Players and match officials walk into the pitch prior to a FIFA World Cup Qatar 2022 match on Nov. 28, 2022, in Doha, Qatar. (Photo by Michael Steele/Getty Images)

As the sports world’s attention turns its eyes to Qatar for the 2022 FIFA World Cup, threat actors are looking to cash-in or draw attention to their cause with attacks aimed at drawing unsuspecting fans who may be more distracted with rooting for their favored teams than cybersecurity.

“The cybercriminals are motivated by financial gain, ideology, or geo-political affiliations,” according to a new report by contextual artificial intelligence firm CloudSEK, which looks at the various threats aimed at fans and organizations with World Cup-themed attacks and tactics.

As noted in the report, previous sporting events such as the World Cup and the Winter Olympics in 2018 were subject to 25 million and 12 million cyberattacks per day, respectively.

A screen image from CloudSEK's report shows a Telegram channel offering fake tickets to the 2022 FIFA World Cup.

Financially motivated cybercriminals have resorted to selling fake Hayya cards (FIFA entry permits), match tickets, and even leveraging stolen credit cards to arrange travel and lodging for the game.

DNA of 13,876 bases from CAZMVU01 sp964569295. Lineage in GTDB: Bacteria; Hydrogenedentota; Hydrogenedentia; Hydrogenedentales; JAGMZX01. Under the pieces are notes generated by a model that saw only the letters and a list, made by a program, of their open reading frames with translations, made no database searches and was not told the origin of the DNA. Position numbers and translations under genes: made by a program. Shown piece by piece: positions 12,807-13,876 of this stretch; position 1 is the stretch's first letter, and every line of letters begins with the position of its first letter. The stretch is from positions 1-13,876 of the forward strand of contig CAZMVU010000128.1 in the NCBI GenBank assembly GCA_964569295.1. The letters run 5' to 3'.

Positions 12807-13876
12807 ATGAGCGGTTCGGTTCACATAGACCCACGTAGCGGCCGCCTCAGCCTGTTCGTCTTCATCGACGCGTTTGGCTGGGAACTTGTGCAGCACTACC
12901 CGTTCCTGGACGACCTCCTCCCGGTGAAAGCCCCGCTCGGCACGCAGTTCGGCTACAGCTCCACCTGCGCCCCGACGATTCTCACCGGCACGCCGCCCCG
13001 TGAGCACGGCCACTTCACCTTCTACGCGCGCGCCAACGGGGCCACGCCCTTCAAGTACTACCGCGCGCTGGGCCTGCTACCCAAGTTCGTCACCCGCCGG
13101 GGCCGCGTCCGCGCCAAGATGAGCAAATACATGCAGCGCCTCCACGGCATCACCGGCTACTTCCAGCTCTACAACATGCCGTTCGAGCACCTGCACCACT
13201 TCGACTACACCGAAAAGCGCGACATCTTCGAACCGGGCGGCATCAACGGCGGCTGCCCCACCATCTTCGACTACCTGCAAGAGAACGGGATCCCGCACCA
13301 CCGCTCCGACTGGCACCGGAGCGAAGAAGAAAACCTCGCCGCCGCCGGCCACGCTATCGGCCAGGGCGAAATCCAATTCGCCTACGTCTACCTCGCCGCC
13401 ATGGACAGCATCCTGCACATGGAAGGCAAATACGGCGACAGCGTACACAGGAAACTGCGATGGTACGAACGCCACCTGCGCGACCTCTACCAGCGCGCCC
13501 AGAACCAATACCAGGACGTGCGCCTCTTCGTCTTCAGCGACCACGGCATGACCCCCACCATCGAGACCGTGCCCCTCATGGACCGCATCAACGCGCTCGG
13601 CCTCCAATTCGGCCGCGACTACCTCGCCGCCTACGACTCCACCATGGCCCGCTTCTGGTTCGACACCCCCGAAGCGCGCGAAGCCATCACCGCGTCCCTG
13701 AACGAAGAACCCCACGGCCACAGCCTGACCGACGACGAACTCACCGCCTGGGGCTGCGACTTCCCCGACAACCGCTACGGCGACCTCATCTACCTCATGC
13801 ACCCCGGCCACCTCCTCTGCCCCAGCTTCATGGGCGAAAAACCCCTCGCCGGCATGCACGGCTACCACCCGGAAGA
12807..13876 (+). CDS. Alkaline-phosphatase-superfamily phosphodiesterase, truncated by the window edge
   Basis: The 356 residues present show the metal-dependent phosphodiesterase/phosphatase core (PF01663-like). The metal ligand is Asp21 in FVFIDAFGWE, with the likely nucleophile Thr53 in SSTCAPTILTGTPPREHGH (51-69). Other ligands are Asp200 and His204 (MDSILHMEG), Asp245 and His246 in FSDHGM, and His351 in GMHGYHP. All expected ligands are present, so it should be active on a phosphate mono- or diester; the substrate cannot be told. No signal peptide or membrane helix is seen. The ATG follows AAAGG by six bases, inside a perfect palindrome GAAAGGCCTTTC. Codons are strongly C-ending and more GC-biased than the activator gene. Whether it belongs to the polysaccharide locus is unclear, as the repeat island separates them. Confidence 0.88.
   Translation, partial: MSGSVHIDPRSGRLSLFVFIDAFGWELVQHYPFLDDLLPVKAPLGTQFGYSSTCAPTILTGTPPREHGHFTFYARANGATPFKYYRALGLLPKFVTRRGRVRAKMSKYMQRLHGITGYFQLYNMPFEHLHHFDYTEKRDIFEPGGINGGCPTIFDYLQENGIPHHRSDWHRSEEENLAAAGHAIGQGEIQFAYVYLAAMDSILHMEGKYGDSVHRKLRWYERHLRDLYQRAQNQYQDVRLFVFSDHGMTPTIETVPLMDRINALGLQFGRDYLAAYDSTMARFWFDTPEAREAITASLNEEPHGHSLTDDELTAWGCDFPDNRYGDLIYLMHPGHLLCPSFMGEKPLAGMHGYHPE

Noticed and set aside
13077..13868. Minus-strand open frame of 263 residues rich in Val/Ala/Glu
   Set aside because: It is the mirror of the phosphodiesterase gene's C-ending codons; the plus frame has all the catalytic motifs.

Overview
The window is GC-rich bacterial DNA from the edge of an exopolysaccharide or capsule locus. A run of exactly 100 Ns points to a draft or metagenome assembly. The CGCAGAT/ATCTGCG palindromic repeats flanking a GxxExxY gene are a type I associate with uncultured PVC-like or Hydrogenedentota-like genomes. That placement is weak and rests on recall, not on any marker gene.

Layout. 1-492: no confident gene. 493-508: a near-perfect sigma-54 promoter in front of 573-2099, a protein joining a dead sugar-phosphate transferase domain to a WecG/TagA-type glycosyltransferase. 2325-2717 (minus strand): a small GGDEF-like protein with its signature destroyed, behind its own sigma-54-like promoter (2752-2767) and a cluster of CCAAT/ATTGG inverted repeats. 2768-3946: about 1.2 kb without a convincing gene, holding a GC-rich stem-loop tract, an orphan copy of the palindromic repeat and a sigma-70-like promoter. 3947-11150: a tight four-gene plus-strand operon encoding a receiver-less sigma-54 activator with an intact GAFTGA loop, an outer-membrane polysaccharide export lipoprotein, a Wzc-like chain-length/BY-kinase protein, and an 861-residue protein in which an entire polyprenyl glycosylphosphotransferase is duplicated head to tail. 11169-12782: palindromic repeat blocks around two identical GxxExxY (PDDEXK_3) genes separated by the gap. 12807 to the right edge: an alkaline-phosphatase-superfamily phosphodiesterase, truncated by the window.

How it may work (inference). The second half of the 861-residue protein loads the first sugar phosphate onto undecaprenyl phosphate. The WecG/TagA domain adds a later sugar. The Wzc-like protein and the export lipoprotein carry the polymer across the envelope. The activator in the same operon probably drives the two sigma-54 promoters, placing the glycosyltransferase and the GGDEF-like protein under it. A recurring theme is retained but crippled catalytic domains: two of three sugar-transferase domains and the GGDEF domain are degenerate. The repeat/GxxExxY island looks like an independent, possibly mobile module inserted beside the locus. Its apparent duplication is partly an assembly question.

The CloudSEK report noted that several Telegram channels offer fake Hayya cards requiring valid identification from buyers and only accept Bitcoin as payment.

As Crypto.com is an official sponsor and Binance has partnered with popular soccer player Cristiano Ronaldo to promote soccer-themed NFTs, scammers are selling “World Cup Coin” and “World Cup Token.”

An image from CloudSEK's report on FIFA World Cup-themed threats shows a screenshot of a hacktivist claiming to take down a Qatar-based site via DDoS attack.

In the meantime, hacktivists groups are using the month-long event to take to social media to rally their followers and allies to boycott the Qatar 2022 FIFA World Cup. Hacktivists claimed to have launched DDoS attacks on Qatar-based websites, often posting proof to social media.

The Singapore-based AI security firm recommends that fans only purchase from official sites and to be wary of deals that seem too good to be true. 

It also recommends participating organizations use load balancers and services such as Cloudflare to avoid DDoS attacks, as well as monitoring phishing sites, fake apps, and copy-cat social media pages in real time for takedowns.

"The gap between the supply and demand of FIFA World Cup game tickets, flight tickets, hotels, souvenirs, etc., has been co-opted by cybercriminals, to defraud fans and enthusiasts," said a CloudSEK researcher in a press release. "Despite the attractive offers and lures, users should restrict their purchases to official websites and mobile apps. And companies that are FIFA sponsors should bolster their security mechanisms and stay up to date on threat actors' tactics and techniques."

The World Cup is set to run through Dec. 18.